Further to my thread on engine rust: I am now ready to assemble the intake valves in the cylinder head and have a question regarding the seals. I once heard a discussion re the O rings in the guides being inadequate. I have found some "universal" neoprene valve stem seals in the shape of an umbrella. They are a little too deep and will require trimming, so not to contact the top of the valve guide. Is using such a seal a good or a bad idea? Or is it even necessary? Could it starve the guide of lubrication and spoil the guides? I do have the old seals out and new O ring type seals came in the gasket kit I purchased. I appreciate your advice. Thank you. David.
Post by Phil Nottingham on Nov 15, 2005 16:13:07 GMT
Rover designed the inlet guides with the O ring seals which do allow a certain amount of oil seepage so I suppose unless you fit self lubricating phosphor-bronze guides which would have to be made specially I would think it better to keep the original set up.
They do harden with age but then this is not aproblem confined to old Rovers as may modern cars with the top hat seals suffer from this as well
Phil - 1964 P5-Coupe PMB***B & P5B-saloon LHO***L & other classic Rovers & Land-Rovers
I have a 1961 3l. The engine was reconditioned 12 months ago but within a month the stem seals had failed sufficiently to cause carbon build-up on one side of the exhaust valves resulting in missing at slow idle. The re-conditioning firm offered to fix the problem with the comment that this was 'par for the course' with this engine. There had been problems in the past with this engine in this respect. In this part of the world the 'japanese solution' with hoods is commonly employed with these engines... the same solution used in the land rover engines.
Your point concerning lubrication is valid but here it was always a case of too much and so the common solution which has stood the test of time in many engines in this part of the world, including the Land Rover 6 cylinder; very common in years gone by.
I also own a P5-MKI-1961 and I also suspect that the inlet valve guides are worn, because of the oil consumption, bleu smoke and oily sparks. Therefore i am considering to have this fixed. What about the exhaust valve guides? I would expect these also to be worn, but what are the symptoms of worn exhaust valve guides? These are much more difficult to access for replacement. Can I leave them as they are? Frans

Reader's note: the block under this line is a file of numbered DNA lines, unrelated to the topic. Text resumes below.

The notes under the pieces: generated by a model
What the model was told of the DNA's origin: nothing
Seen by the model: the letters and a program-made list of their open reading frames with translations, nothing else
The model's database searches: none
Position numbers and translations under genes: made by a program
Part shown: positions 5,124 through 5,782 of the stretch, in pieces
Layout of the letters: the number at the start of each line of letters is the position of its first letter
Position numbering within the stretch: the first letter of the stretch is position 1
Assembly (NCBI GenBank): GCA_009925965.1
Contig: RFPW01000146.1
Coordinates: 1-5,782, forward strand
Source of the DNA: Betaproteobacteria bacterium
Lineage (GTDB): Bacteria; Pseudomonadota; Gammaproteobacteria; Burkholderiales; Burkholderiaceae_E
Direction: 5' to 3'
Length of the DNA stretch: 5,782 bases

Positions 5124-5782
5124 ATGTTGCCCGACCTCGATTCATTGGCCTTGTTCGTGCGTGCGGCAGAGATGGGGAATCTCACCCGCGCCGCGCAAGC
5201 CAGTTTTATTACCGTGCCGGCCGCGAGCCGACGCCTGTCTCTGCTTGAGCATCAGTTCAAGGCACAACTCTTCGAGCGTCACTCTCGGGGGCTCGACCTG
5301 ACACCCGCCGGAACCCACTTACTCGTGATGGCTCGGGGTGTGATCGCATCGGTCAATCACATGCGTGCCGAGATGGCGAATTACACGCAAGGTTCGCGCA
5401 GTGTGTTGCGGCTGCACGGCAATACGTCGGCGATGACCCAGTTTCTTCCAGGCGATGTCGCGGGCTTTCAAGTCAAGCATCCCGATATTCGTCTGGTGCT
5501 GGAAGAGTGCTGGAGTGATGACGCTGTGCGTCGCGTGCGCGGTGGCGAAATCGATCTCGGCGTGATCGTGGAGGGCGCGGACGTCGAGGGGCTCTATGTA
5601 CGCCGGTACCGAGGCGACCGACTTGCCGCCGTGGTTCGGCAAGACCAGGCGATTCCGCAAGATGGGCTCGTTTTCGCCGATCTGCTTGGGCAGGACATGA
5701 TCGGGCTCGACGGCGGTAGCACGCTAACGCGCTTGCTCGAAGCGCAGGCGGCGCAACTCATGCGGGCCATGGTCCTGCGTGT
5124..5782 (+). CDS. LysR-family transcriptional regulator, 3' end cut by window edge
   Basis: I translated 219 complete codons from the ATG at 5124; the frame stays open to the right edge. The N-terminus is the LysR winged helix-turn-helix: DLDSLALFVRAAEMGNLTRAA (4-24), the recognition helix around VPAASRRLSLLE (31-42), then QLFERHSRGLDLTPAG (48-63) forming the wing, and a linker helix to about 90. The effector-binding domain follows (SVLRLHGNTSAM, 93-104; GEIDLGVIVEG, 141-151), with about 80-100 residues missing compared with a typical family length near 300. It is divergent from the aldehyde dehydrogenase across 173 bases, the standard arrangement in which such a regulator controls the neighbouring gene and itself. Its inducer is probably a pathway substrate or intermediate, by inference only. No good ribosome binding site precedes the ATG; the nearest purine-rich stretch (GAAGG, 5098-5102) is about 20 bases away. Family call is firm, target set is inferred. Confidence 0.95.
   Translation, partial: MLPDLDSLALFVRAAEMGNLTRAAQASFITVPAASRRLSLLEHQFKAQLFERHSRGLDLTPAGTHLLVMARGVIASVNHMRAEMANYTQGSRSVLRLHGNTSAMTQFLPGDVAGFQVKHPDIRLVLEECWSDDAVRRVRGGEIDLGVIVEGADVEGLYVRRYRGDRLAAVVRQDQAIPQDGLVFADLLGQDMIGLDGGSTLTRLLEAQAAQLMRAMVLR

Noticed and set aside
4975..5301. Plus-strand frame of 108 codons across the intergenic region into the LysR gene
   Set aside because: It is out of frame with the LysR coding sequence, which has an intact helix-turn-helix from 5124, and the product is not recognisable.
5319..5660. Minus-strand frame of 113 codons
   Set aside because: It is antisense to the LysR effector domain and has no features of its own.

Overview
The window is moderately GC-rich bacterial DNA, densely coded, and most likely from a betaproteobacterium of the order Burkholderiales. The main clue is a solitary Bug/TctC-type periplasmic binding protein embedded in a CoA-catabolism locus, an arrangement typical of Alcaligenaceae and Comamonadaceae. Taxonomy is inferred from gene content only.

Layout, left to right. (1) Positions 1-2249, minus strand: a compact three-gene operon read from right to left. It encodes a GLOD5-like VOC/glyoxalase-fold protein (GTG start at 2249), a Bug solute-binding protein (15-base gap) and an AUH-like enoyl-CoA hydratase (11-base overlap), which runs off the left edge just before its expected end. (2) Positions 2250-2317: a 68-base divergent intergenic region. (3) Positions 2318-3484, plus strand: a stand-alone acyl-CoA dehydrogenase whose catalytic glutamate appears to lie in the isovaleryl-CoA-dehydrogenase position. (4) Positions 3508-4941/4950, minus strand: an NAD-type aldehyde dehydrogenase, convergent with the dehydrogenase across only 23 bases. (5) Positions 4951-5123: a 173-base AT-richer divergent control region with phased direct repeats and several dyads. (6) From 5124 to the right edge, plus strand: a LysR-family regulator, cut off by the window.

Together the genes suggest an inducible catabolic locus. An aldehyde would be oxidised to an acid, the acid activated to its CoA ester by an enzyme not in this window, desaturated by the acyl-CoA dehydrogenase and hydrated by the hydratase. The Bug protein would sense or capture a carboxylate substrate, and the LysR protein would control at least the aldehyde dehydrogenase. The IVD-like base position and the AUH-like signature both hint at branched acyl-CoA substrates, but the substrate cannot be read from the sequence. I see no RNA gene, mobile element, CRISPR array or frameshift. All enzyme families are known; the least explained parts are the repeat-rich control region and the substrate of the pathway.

Inlet valve guides are the source of most of the oil contamination that gets into the cylinder. It is not clear from your post what was done when the head was "reconditioned". I suspect that valve guides were not replaced or sleeved. If so, then wide clearances allow the valve to rock around and wear out the seals.
An effective recondition would be to have phosphor bronze liners installed. This should not be an expensive job, as a skilled recondtioner ought to be able to do that in 30 mins with the right tools. However that will usually obstruct the groove for the O-rings. No worries though. The phosphor bronze liners can be left with a close to interference fit to the valve stems, in which case little oil will get through. The alternative is for the reconitioner to machine the top of the valve guides to take top-hat seals as in a modern car.
Oil will come through thr exhaust valve guides on the over-run if they are heavily worn. Symptoms are blue smoke on over-run despite a good head job, + - rattling under power.
Exhaust valve guides are not that big a deal once you have done them before, but see this thread: Valve guides
Lastly, oil in the cylinder does not create carbon deposits (that is rich mixture). Oil burns to leave a dense and hard brown ceramic coating that eventually causes pinking, gets on the valve seats and contribiutes to exhaust valve failure.
Blue smoke from the exhaust pipe on the over-run, for example during a closed/off throttle descent down a steep gradient is caused by high vacuum on the inlet stroke drawing oil past worn guides and/or guide seals if fitted. When the throttle is opened again after the descent a large puff of blue smoke is emitted. If the smoke is continuous...then it's obviously a ring seal issue.
3 litre Rover engines utilize inlet over exhaust (IOE) design. The negative aspect of this like a side valve engine is by virtue of the exhaust valve being in the block beside the cylinder. This overly heats one side of the block/cyl causing poor ring seal due to cylinder distortion.